The reason why manufacturing jobs have headed to Asia is a no brainer: Heather Ridout from the bosses union puts it succinctly: "It costs $A45,000 to employ a process worker in Australia; it costs $A4,500 to employ the same worker in China."

Ah, we're back to China. The argument goes that the working stiff has to cop it in the neck if we are to compete with the yellow peril to our north in the making of things.

But the argument also runs that; no worry, as one door closes another shall open and opportunities lost in making stuff will be replaced by our ability to do other things – like design stuff, and then sell the designs to other countries where our designs are easier to manufacture.

Well, according to the China Daily, the Chinese are planning the same way forward.

When Adidas announces it is to quit China for the low wages of Bangladesh and Cambodia the soothing voice of the Chinese Communist Party assures us that: This change means China should gradually transform itself from a manufacturer to a designer. It also means China’s competitiveness in the world trade is no longer based on its cheap labor, but on its innovation and product quality.”

Does that sound familiar? 

If China joins the mantra chanted by collapsing Western manufactories and becomes a designer and innovator of products then does the price of labour for innovative ideas also sink like a stone? Are we are left with an economy where everyone does everyone else's laundry for a living?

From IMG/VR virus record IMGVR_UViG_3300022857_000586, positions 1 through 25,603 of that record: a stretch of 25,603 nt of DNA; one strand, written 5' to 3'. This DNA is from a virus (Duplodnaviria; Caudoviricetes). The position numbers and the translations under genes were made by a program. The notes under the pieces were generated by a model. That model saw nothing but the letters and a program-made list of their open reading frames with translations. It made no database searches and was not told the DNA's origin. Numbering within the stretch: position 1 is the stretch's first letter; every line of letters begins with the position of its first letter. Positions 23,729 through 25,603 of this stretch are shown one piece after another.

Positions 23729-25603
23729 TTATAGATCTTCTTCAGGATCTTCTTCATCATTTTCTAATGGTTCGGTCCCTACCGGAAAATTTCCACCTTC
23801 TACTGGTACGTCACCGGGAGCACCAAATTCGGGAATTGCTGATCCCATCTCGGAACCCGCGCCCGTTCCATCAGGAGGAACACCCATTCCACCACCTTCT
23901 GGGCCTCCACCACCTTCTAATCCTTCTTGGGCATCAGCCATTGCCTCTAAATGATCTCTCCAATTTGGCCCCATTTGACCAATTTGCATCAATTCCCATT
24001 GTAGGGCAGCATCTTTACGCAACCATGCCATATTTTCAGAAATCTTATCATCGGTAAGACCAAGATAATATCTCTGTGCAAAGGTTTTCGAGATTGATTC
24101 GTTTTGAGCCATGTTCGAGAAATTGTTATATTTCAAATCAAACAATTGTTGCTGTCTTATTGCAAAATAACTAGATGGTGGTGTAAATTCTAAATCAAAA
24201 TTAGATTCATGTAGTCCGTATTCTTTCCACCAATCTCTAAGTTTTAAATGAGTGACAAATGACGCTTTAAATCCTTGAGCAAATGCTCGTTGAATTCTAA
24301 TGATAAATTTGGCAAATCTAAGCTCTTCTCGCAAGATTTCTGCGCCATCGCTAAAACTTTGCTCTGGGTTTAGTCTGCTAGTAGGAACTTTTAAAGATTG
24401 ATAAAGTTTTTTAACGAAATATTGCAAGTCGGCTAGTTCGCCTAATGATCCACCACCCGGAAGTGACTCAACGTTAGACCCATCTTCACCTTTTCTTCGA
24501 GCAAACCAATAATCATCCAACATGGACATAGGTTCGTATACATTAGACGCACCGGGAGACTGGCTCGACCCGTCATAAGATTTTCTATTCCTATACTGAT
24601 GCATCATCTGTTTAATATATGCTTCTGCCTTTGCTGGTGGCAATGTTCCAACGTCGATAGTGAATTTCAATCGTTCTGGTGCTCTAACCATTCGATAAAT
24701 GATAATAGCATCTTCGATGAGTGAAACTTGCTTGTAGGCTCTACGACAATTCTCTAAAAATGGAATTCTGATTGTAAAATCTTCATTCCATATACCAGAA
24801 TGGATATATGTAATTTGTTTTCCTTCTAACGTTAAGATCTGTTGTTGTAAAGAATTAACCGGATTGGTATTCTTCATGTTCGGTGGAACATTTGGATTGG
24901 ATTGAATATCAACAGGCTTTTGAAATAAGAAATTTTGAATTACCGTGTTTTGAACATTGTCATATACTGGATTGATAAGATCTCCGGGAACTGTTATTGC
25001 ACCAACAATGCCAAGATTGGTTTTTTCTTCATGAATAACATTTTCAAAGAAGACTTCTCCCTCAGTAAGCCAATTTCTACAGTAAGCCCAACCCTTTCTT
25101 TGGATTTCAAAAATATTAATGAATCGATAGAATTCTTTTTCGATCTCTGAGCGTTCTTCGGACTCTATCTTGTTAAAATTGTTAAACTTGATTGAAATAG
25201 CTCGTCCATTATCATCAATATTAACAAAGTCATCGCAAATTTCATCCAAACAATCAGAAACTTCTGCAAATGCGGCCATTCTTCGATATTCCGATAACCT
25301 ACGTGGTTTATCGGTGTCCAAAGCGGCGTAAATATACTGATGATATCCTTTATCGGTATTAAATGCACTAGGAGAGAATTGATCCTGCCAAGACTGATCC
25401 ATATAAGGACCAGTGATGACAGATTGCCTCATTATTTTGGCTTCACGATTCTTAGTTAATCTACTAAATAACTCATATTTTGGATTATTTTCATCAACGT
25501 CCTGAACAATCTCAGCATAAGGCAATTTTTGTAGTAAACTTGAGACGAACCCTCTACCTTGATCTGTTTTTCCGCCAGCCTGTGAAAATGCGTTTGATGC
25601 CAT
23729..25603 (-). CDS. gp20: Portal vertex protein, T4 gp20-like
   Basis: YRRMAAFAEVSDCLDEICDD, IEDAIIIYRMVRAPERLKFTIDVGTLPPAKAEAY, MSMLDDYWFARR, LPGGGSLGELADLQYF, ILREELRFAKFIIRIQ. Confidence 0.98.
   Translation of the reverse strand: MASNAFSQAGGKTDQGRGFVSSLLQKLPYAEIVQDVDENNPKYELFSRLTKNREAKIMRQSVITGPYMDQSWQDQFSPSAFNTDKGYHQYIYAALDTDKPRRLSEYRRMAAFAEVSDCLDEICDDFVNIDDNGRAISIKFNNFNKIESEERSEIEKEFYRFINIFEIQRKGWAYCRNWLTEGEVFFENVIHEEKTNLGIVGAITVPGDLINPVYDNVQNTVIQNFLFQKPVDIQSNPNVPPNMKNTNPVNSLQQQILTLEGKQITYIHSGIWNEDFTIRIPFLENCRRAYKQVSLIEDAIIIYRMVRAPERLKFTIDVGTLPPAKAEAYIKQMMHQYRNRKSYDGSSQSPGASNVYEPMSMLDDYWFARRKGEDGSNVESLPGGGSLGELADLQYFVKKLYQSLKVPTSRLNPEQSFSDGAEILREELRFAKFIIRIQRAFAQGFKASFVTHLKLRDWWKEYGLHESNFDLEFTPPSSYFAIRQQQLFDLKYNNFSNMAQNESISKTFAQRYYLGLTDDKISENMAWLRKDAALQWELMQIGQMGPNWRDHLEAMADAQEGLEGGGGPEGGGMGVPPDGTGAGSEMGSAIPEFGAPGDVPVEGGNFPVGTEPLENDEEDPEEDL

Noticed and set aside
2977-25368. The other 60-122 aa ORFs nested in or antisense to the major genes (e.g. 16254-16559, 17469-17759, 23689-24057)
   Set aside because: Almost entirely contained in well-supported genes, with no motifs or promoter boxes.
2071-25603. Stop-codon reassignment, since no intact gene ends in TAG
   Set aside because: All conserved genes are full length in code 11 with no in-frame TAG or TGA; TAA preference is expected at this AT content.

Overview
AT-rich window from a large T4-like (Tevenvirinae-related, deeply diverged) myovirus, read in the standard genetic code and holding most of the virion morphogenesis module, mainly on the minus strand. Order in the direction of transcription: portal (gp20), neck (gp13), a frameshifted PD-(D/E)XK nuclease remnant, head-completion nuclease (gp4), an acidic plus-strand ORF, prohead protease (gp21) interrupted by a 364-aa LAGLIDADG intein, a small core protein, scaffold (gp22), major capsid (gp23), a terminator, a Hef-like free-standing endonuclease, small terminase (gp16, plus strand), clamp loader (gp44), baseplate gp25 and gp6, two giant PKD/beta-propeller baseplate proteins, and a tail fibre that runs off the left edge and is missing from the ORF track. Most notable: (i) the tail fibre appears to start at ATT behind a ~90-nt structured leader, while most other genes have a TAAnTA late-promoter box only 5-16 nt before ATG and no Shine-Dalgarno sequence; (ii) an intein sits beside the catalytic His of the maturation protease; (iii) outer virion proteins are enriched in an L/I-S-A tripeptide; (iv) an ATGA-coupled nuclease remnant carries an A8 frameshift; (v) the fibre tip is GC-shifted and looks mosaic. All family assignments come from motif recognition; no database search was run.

Seems like a race to the bottom for the price of labour to me.

1 comment:

  1. Its been estimated at 30million unemployed across the "Eurozone" as it seems to be called, US, Japan, Canada. At the meeting at the appropriately named Jackson Hole this week they are talking again of "quantitive easing". This will give more money to banks etc not to anything like what you are talking about as necessary for jobs. Michael Hudson in Counterpunch says that US cities are all broke and the impact is less social and public services, less teachers, hospitals. Remarkably the blame for this is transferred to the public sector employees who are struggling with no pay rises and more work. It also shows the folly of relying, as we do in Australia, on the outsourced pension ie superannuation. Its all being burned by those guys its been entrusted to, so they remain firmly at the top